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Air Pollutants: Ozone
Ozone is formed when hydrocarbons (also known as volatile organic compounds, or VOC) and nitrogen oxides (NOx) chemically react in the presence of sunlight and heat. Hydrocarbons are emitted from automobiles, gasoline stations, paint, degreasers, cleaning fluids, and many other sources. Plants also give off some reactive hydrocarbons, such as terpenes from pine trees. Nitrogen oxides are emitted by automobiles, power plants, and other combustion processes.
Ozone production is a year-round phenomenon. However, the highest ozone levels occur during the summer when strong sunlight, high temperatures, and stagnant meteorological conditions combine to drive the chemical reactions and trap the air in the region for several days. Ozone produced under these conditions can then be transported many miles outside the urban formation area.
Ground-level ozone should not be confused with the stratospheric ozone layer that is located approximately 15 miles above the earths surface. It is this layer that shields the earth from cancer-causing ultraviolet radiation. Ozone at ground level, where it can be inhaled, is a pollutant, and is known to have harmful effects in both humans and plants. Those most susceptible to harm from ozone are the sick and elderly, newborn and unborn infants, and those with asthma and other chronic lung diseases. Ground level ozone is usually controlled by regulating sources of VOC and NO2. Control strategies include the vehicle inspection and maintenance program and implementation of rules for reasonable, achievable control technologies for industrial sources. Ozone formation can be reduced by voluntary measures such as postponing use of gasoline-powered engines until evening.
- Find more that you can do to help reduce ground level ozone.
- Learn about the Health Impacts of Ozone.
Ozone Standard Status
Utah has been in attainment to the federal ozone standard since the early 1990s. In 1997 EPA changed the national ozone standard from a 1-hour standard (0.120 ppm) to an 8-hour standard (0.08 ppm). Since that change Utah has continued to attain the 8-hour standard. On March 12, 2008, the EPA tightened the 8-hour standard to 0.075 ppm. This action has placed several Utah counties located along the Wasatch Front in jeopardy of being designated nonattainment.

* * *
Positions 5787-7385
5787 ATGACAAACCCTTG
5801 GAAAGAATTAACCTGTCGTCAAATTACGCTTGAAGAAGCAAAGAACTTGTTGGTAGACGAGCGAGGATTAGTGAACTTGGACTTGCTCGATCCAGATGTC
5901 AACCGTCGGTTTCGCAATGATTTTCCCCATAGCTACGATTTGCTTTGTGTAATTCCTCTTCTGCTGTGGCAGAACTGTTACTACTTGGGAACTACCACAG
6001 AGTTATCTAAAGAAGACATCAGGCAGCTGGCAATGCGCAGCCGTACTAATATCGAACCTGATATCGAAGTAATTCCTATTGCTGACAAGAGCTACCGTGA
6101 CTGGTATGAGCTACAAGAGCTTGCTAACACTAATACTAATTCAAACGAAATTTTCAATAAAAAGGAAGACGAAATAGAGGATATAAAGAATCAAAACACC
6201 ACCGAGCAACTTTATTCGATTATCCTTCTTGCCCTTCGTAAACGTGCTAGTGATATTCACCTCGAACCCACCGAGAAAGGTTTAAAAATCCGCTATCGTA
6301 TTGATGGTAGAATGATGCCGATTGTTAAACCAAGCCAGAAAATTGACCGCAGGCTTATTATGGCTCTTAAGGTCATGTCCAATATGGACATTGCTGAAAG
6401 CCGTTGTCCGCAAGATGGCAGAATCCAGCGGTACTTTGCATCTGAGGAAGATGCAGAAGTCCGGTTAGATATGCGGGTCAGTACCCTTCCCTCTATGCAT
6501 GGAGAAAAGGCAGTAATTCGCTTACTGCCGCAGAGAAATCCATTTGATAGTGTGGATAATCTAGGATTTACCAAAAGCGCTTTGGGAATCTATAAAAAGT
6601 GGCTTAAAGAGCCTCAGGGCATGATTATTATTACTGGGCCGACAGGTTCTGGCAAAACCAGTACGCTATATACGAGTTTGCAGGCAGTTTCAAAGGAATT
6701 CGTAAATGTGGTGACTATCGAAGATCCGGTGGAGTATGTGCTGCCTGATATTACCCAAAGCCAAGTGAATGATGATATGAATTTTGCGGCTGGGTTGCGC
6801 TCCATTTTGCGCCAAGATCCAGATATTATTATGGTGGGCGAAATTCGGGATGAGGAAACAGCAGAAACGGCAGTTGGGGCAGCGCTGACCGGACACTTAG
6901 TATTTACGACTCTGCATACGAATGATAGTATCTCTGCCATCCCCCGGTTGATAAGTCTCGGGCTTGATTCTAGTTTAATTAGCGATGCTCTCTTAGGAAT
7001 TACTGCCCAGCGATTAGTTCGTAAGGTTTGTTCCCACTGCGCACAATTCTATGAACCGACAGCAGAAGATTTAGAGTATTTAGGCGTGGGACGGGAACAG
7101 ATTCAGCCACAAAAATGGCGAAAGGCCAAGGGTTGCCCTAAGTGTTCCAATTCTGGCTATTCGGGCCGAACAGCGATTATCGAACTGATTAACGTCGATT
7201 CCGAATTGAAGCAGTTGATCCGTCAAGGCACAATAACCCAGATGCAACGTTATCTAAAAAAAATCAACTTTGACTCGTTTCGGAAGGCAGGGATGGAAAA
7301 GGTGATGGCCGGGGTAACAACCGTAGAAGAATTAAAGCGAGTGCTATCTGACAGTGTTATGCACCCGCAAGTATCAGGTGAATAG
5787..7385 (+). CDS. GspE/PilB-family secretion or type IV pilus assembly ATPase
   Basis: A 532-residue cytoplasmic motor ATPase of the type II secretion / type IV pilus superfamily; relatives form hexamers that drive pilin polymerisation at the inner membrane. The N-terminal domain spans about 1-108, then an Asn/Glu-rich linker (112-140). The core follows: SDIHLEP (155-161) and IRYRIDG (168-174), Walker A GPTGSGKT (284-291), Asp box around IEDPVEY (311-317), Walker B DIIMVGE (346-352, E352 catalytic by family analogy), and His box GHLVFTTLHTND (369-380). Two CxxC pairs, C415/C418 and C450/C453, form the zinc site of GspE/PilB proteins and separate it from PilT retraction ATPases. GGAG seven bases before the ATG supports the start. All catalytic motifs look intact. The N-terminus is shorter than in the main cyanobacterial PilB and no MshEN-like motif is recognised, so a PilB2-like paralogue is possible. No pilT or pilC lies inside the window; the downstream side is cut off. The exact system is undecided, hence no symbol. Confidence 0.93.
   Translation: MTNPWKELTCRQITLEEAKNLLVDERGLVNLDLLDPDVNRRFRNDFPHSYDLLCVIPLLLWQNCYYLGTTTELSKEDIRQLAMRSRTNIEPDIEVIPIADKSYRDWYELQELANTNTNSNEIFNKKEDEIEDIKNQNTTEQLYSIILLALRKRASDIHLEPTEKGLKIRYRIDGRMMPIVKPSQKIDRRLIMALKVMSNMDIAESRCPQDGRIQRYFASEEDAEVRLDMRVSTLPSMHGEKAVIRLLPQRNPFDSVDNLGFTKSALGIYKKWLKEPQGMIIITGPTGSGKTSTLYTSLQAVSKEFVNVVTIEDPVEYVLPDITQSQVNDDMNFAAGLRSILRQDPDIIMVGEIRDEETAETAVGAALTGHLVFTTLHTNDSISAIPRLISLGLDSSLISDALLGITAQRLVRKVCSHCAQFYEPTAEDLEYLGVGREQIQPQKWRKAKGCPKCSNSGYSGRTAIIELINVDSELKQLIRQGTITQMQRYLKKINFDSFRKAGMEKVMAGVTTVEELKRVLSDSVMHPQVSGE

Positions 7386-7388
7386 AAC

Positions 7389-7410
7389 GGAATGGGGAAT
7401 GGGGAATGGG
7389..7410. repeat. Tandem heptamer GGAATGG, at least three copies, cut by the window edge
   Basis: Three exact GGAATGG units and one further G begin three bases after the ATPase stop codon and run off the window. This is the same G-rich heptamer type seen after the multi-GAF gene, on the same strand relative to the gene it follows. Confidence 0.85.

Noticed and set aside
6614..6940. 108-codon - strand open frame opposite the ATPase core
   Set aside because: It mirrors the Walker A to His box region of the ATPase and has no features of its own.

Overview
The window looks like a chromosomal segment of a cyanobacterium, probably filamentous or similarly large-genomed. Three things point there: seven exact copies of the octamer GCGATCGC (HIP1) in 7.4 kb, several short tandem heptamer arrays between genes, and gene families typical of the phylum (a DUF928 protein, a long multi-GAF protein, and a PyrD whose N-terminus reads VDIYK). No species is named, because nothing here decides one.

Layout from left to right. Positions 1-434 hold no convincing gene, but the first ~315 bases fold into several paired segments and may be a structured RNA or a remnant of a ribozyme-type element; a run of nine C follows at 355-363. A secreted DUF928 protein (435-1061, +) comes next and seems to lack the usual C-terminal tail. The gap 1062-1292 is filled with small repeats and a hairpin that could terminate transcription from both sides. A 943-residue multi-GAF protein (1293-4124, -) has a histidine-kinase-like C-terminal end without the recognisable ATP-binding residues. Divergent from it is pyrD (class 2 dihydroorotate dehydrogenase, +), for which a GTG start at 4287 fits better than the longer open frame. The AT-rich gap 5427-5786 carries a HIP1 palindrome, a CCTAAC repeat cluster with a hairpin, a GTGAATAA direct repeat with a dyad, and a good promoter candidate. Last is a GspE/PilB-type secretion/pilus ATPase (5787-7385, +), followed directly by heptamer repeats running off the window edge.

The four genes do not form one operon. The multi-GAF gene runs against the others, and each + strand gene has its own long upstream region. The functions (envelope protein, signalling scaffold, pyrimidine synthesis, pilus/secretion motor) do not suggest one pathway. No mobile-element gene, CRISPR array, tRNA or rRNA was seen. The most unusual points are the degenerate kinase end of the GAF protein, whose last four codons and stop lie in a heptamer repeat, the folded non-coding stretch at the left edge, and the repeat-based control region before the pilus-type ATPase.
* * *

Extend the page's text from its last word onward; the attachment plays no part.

Utah has analyzed certified monitored ozone data from 2006 – 2008 to determine specifically which areas need to be designated nonattainment of the 0.075 ppm standard. On March 10, 2009 the State submitted a recommendation to the EPA. The EPA will either accept or modify the state’s recommendation based on certified data from 2007-2009, and issue a final designation decision by March 2010.
EPA announced new ozone National Ambient Air Quality Standard.
September 16, 2009—EPA announced it would reconsider its 2008 decision setting national standards for ground-level ozone. EPA is reconsidering the standards to ensure they are clearly grounded in science, protect public health with an adequate margin of safety, and are sufficient to protect the environment.
Ozone maximum values tend to occur on hot cloudless summer days with low to moderate winds. In order to establish ozone trends, we compare the median of the network annual maximum values to the frequency of hot summer days (days when maximum temperature at the Salt Lake City International Airport are equal or greater than 95° Fahrenheit during June, July and August). Ozone pollution levels generally decreased in the 1980's and early 1990's, but ozone levels have slowly increased from 1992-2005. Temperature, although variable from year-to-year, is a contributor to the occurrence of high ozone values. For example, 2004 was relatively cool with no 100° Fahrenheit days recorded at the Salt Lake City International Airport.
- View the ozone trend for the Wasatch Front.
For more information contact: Colleen Delaney (801-536-4248)